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8/5/2003

Public Health Service Reorganizes Uniformed Force

Donna Young

The Public Health Service (PHS) Commissioned Corps, the federal government’s nonmilitary, uniformed force of health care professionals, is expanding its force, including adding more pharmacists, and training all of its officers to respond to terrorist attacks, natural disasters, infectious diseases, and other public health needs, said Rear Admiral Arthur J. Lawrence, assistant surgeon general and deputy assistant secretary for health operations for the Department of Health and Human Services (HHS).

The recruitment and training efforts are part of the Bush administration’s plan, announced on July 3 by HHS Secretary Tommy G. Thompson, to restructure the Commissioned Corps, said Lawrence, a pharmacist and 30-year Commissioned Corps veteran.

Commissioned Corps officers are detailed to serve in various government agencies, including FDA, the Indian Health Service (IHS), the Bureau of Prisons, the National Institutes of Health, the Centers for Disease Control and Prevention, and the Department of Homeland Security.

About 50% of the 6000-member force serve with IHS and 20% are detailed to FDA, according to PHS. The restructuring is part of the Bush administration’s initiative to strengthen the public health infrastructure, Lawrence said.

New management. The administration is creating a new organizational entity called the Office of the Commissioned Corps Force Management, which will be supervised by HHS’s assistant secretary for health and will give Surgeon General Richard H. Carmona more formal authority over the day-to-day functions of the Commissioned Corps, Lawrence said.

Before the change, he added, the Surgeon General had to seek clearance from each agency’s department leader before a Commissioned Corps officer could be deployed to respond in times of crisis or assist a community in an operation, such as a mass childhood immunization program.

The Surgeon General will also have expanded authority over Commissioned Corps reserve officers, Lawrence said.

The reserve program has been latent for several years, he noted, but the Surgeon General has been given the task of “revitalizing the reserves to make it more parallel to the military reserves.”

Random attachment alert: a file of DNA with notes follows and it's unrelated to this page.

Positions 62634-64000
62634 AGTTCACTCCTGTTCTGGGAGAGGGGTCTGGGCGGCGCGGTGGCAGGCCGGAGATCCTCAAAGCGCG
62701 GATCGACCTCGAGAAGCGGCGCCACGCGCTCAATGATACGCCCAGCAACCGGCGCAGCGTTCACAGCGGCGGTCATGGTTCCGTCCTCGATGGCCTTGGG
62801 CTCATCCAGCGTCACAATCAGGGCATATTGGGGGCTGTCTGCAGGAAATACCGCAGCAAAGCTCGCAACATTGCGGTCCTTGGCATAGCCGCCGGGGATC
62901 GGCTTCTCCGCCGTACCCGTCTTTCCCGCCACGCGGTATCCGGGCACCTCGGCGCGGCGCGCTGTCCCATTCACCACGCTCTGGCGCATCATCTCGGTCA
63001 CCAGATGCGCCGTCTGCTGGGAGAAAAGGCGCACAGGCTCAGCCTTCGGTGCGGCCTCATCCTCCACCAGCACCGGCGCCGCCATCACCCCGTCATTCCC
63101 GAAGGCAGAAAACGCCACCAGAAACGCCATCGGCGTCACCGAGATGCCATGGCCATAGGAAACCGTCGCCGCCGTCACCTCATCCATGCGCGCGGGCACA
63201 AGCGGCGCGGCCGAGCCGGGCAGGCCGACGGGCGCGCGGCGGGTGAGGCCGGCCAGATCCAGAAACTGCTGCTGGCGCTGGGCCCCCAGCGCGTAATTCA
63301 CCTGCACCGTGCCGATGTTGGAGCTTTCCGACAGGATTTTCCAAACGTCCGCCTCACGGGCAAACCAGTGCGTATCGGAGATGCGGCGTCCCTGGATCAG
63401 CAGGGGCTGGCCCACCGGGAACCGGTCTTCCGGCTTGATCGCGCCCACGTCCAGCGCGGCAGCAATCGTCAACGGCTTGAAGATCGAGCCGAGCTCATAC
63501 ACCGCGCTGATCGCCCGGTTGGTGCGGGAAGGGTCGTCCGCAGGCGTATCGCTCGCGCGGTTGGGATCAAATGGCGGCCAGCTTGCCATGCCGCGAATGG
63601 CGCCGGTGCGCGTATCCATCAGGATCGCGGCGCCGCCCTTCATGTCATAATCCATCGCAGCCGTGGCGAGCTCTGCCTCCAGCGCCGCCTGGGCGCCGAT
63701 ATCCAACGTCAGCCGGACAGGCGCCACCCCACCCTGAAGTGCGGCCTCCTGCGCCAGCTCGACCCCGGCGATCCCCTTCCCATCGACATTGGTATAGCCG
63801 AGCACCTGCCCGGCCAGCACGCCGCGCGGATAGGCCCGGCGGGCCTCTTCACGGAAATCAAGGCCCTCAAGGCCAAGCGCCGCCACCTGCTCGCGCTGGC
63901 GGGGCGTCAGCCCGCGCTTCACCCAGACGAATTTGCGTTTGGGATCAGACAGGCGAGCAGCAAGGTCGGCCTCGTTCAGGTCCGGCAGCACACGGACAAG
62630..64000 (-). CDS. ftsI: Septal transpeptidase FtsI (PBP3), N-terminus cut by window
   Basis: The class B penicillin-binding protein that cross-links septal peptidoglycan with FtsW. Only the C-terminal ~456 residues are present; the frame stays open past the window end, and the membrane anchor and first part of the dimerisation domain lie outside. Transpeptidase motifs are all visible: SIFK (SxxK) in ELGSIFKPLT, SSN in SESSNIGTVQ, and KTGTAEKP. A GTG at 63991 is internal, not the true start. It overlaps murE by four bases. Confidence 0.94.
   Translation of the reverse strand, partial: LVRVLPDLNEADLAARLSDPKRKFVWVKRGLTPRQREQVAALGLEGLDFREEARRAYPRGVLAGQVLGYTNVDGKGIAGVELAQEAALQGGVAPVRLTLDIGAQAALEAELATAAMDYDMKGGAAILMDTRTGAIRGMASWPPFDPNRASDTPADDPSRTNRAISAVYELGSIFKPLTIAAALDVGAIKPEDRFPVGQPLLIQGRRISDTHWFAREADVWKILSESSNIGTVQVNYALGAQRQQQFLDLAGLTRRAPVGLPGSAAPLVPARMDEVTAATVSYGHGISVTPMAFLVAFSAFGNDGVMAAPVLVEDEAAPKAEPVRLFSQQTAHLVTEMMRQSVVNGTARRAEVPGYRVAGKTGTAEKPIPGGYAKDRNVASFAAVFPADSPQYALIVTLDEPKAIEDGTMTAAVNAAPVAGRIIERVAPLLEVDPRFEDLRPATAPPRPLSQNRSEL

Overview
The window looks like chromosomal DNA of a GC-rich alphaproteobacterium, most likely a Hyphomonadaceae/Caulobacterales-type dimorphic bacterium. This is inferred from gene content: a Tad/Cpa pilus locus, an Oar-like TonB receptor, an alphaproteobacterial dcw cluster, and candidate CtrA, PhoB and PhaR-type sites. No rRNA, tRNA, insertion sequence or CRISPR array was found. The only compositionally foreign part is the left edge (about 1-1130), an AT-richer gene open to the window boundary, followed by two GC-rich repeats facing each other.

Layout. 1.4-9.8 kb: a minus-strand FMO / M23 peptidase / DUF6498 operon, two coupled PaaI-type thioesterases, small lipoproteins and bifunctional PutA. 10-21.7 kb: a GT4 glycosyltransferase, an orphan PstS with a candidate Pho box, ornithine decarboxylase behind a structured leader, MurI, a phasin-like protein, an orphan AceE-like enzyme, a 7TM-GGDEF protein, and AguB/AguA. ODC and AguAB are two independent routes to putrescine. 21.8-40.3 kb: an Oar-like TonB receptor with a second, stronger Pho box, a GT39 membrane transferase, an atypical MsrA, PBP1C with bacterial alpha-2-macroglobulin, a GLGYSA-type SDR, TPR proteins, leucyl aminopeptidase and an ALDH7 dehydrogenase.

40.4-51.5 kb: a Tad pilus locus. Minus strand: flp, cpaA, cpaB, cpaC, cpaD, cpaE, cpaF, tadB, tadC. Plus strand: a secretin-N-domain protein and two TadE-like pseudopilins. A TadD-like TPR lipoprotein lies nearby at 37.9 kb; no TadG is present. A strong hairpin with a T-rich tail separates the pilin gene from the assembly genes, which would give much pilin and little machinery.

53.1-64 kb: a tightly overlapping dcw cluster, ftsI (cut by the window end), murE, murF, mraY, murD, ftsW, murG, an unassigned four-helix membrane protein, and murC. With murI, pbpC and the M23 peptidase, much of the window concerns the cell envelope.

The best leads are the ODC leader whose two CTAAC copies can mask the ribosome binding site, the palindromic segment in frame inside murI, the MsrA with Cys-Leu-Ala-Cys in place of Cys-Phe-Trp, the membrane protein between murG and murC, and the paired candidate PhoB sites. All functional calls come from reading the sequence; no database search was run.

Reserve officers could be activated to supplement regular Commissioned Corps officers in “rolling deployments” during short-term operations to address a community’s public health issues such as immunization or diabetes education programs, Lawrence said.

Reserve officers could also be called to assist during regular missions or when an agency has a shortage of Commissioned Corps officers, he added.

For example, Lawrence explained, IHS has a pharmacist shortage of 12% and most clinics on or near federal Native American reservations have only two pharmacists. If an IHS pharmacist is on leave, a Commissioned Corps reserve pharmacist could fill in during that time.

Recruitment. Captain Robert Pittman, principal pharmacy consultant for IHS, said he hopes to add 60 pharmacists to his staff by this fall, which would drop the pharmacist vacancy rate for the agency to 5%.

PHS Recruitment and Retention Incentives

Captain Robert Pittman, principal pharmacy consultant for the Indian Health Service (IHS), said the Public Health Service (PHS) Commissioned Corps is “pharmacy’s best kept secret.”

Even though pharmacists in community pharmacies are being offered high salaries of $80,000 or more, he said, Commissioned Corps pharmacists have other benefits, such as no taxes on certain portions of their salary and a no-cost health benefit, which make their annual salaries equal in comparison.

The National Defense Authorization Act of 2001 established certain benefits for uniformed officers serving with the military or PHS, including sign-on bonuses and student-loan repayment programs.

Pharmacists who join the Commissioned Corps can receive a bonus of $30,000 for a four-year commitment of service.

The legislation also authorized the military and PHS to offer a special pay of $3,000–$12,000 annually as retention incentives for pharmacy officers. The amount is based on years of service.

Pharmacists who are certified by the Board of Pharmaceutical Specialties are also eligible for a special pay of $2000–$5000 annually based on years of service.

IHS is currently the only agency that provides a loan-repayment program for Commissioned Corps pharmacists, Pittman said.

Pharmacists may receive up to $40,000 for a two-year commitment to IHS and may apply for additional loan-repayments after completing the first two years of service.

PHS also offers a “Costeps” program for students pursuing professional health care degrees, including pharmacy, in which students participate during official school breaks in a paid experiential rotation with a government agency and are commissioned at the rank of ensign.